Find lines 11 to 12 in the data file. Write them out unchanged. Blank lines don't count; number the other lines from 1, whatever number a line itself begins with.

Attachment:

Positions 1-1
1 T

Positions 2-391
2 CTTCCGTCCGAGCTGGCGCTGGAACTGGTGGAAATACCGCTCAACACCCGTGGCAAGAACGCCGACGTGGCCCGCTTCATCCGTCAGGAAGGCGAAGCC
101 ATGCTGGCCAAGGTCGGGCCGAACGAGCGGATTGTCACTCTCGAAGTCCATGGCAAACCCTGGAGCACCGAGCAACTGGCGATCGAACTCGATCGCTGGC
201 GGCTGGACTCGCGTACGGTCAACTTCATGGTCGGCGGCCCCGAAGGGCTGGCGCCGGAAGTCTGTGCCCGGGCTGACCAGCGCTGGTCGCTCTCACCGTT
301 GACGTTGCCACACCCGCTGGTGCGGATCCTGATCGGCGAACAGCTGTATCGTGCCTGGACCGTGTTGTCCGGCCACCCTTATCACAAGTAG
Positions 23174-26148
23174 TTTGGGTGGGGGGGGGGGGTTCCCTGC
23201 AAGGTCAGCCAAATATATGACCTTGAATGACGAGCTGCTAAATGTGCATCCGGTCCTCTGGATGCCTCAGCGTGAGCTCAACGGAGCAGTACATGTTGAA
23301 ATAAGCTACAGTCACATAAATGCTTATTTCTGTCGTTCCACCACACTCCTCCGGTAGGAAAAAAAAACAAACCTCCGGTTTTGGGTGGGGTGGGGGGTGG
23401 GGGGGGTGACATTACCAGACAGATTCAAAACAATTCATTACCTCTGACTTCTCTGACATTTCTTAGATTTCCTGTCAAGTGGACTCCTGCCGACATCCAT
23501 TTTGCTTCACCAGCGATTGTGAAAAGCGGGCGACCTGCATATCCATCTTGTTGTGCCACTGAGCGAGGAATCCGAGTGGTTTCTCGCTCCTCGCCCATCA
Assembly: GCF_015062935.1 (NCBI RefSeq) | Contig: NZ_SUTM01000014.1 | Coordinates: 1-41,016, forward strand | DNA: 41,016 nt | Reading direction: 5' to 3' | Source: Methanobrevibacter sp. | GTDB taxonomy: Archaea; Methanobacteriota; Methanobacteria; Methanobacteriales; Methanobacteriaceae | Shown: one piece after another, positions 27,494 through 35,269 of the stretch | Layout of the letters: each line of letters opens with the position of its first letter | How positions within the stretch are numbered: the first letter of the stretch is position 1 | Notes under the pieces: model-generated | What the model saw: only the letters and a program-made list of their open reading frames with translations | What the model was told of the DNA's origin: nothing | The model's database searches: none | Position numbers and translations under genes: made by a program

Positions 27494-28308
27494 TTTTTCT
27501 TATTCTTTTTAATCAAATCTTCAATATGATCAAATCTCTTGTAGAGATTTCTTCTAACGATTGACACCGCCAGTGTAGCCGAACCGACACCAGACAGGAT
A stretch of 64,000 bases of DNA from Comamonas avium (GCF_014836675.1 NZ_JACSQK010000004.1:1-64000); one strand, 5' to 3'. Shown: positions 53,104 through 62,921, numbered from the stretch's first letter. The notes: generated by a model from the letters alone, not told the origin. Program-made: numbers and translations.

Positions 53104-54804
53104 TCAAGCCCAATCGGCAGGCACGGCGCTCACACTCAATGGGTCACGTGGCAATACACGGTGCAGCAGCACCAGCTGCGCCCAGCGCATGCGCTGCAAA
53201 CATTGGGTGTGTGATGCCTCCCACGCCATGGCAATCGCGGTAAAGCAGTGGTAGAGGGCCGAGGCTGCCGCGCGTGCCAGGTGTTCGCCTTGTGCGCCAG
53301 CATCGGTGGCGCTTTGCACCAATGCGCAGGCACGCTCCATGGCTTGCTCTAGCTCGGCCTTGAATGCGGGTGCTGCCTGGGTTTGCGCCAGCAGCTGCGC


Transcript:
23301 ATAAGCTACAGTCACATAAATGCTTATTTCTGTCGTTCCACCACACTCCTCCGGTAGGAAAAAAAAACAAACCTCCGGTTTTGGGTGGGGTGGGGGGTGG
23401 GGGGGGTGACATTACCAGACAGATTCAAAACAATTCATTACCTCTGACTTCTCTGACATTTCTTAGATTTCCTGTCAAGTGGACTCCTGCCGACATCCAT